17 year old car insurance
Most of us still have almost magical memories of the day when a poker faced man with a clipboard looked calmly up from the passenger seat of a driving school car and said “you have achieved the standards required by the department”, and you could thereby ceremoniously tear up your provisional licence.
Actually, if you still remember Margaret Thatcher being in power, then the man said “the ministry” and strangely, you didn’t immediately think of dance music.
Freedom awaited you in your Austin Metro or Nissan Cherry and of course the whole day was one of elation.
Nowadays the story, particularly for a teenager, is a little different, because the elation can be rather short-lived when the spectre of 17 year old car insurance awaits.
Two decades ago, 17 year old car insurance may not have been cheap, but in the UK it was proportionately less expensive than it is today and a newly-qualified young driver, provided the car was small, slow and uncomplicated, could expect to be able to compare quotes and find a company willing to provide cheap cover, often for a specialised policy stipulating conditions and possibly a claim payment excess.
And all this was generally straightforward without even the modern benefit of online comparison.
Today, there is no other way to say it, 17 year old car insurance can be rather expensive – and this certainly does take a little of the lustre from that nice pristine full driving licence.
Much as it is convenient to point the finger, the problem these days does not all lie with the insurance companies. The fact of the matter is that drivers of this age group, given modern technologies in power to weight ratios, suspension and fuel delivery systems now have access (even in the 1000 -1100cc range) to cars that are capable of quite formidable performance compared to, say dad’s old Mini that could reach 70mph in about a week – so long as it didn’t rain and you were prepared to replace the clutch every month.
Add to this the inescapable fact that the UK has become a blame/claim culture and that even a 15 year old Korean-built rust bucket can cause considerable damage to a Lexus and its passengers if it happens to hit it at 80mph… and, well let’s just say a picture begins to emerge.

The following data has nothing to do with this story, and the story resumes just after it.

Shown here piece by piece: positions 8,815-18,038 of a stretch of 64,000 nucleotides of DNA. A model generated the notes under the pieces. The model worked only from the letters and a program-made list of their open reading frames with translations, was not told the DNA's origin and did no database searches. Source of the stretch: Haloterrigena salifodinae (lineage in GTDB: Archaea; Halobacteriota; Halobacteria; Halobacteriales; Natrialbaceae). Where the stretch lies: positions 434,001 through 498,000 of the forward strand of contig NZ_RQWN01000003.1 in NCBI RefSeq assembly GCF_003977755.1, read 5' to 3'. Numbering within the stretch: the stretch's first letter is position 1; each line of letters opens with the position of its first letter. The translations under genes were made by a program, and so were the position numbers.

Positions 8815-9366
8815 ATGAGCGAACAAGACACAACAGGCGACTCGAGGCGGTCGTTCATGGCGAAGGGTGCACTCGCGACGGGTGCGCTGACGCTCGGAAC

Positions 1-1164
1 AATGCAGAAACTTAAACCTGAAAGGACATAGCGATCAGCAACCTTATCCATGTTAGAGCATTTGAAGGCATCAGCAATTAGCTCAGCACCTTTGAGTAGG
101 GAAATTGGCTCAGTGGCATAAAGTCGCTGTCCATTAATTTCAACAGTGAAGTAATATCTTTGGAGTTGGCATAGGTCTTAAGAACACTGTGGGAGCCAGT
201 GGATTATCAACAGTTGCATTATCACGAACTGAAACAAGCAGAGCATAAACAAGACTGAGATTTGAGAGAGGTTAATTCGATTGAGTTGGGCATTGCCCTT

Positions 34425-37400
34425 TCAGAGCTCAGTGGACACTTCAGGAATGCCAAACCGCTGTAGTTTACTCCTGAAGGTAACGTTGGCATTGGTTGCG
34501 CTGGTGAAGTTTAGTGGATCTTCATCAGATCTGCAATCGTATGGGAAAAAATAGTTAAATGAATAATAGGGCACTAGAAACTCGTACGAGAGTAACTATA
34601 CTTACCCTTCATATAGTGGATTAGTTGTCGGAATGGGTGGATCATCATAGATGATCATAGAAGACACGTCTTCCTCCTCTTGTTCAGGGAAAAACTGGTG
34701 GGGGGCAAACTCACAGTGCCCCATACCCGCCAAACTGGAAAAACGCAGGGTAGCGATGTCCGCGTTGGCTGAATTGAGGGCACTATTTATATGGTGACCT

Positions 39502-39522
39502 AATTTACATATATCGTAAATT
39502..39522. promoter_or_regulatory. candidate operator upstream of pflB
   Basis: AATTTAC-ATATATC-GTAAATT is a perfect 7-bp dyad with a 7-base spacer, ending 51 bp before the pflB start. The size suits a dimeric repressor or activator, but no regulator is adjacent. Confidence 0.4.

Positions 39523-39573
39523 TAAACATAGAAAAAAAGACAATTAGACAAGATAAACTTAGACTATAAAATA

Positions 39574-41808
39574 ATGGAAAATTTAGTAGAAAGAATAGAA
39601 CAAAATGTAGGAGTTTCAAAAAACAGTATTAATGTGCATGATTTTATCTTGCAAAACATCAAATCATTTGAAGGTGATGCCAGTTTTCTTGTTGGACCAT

It’s just a simple fact of life, the world has changed, red telephone boxes are gone and younger drivers have proved themselves statistically more likely to hit things, on the road, hard, and often at speed.
Be that as it may, there are companies out there that specialise in offering policies to younger drivers. They offer discounts, and provide cheap cover often conditional upon seemingly obvious things like leaving the suspension alone, not fitting silly wheels and accepting that Vauxhall probably had a good idea what they were doing when they designed the exhaust system. Sometimes they even meet you half way and ask you to take some responsibility for your actions, which basically means that you will be stumping up a wad of cash if you have a bump.
Finally, it is tempting for parents to step into the ring and insure their son or daughter on a new policy in their (the parents’) name. This is almost always unwise.
The first problem is the obvious one, it is short-sighted since the second driver will likely not step upon the ladder of acquiring a no-claims discount. The second is that it is potentially fraudulent, since the main driver on a policy should unequivocally be the main user of the car and in the event of a claim, a discrepancy in this area can have serious consequences.
The hidden costs of motoring? Well, at least youth is still a precious thing.